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snowboyKITT.AI wants to help developers add voice activation features to almost any device for free.

The Seattle startup today unveiled its first software toolkit called Snowboy, which lets developers add verbal “hotword detection” to devices. It’s the same technology that tech giants like Amazon and Apple use for products like Alexa and Siri, but now KITT.AI is enabling anyone to easily add the functionality to their own hardware.

The idea is to let users talk to devices in order to “wake” or “command” them to do something. Snowboy uses deep neural network technology that learns and recognizes unique patterns in voices. It also utilizes sophisticated audio processing techniques and can work without an internet connection.

This video explains the technology:

KITT.AI, originally incubated inside Paul Allen’s Allen Institute for Artificial Intelligence (AI2), launched last year and in January landed funding from Founders’ Co-op and Amazon’s Alexa Fund. It also recently received investment from Madrona Venture Group and the startup currently works at the firm’s downtown Seattle office.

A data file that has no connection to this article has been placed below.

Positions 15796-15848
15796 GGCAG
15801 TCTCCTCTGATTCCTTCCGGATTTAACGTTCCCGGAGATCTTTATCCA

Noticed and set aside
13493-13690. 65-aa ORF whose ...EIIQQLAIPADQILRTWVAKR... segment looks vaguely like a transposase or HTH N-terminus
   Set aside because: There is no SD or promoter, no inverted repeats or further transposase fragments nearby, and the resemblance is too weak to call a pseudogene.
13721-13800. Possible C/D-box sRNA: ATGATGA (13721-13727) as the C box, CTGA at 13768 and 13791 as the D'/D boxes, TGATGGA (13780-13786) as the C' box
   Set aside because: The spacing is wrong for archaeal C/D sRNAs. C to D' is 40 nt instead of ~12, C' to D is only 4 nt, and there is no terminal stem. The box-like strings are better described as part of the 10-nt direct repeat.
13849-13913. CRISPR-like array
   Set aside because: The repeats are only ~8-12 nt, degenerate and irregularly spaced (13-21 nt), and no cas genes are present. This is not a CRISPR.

KITT.AI co-founder and CEO Xuchen Yao, and co-founder Guoguo Chen, the main creator of Snowboy.
KITT.AI co-founder and CEO Xuchen Yao, and co-founder Guoguo Chen, the main creator of Snowboy.

KITT.AI was co-founded by Xuchen Yao, a Johns Hopkins University PhD graduate who last year joined the AI2 incubator, led by Oren Etzioni, the former University of Washington computer science professor who now heads the Allen Institute for Artificial Intelligence.

Yao said that Snowboy is unique because it gives developers access to the software, unlike other platforms like Sensory. KITT.AI plans to make money off Snowboy by charging enterprise customers for commercial use.

“It’s proprietary software and developers do not have free access,” Yao said of other ‘hotword detection’ platforms. “It’s extremely painful to build a proof-of-concept product. KITT.AI instead builds an open community that provides the software toolkit for free and encourages developer engagement.”

The startup’s other co-founders are Guoguo Chen, a deep learning and speech recognition expert who created the “OK Google” hotword detection prototype for Android; and Kenji Sagae former professor of Natural Language Processing at USC and an expert in natural language parsing and dialogue systems.

KITT.AI previously developed a prototype called Semantic Lighting based on its technology — letting people interact with smartlights by talking with them — demonstrating the early capabilities of its natural language processing platform.

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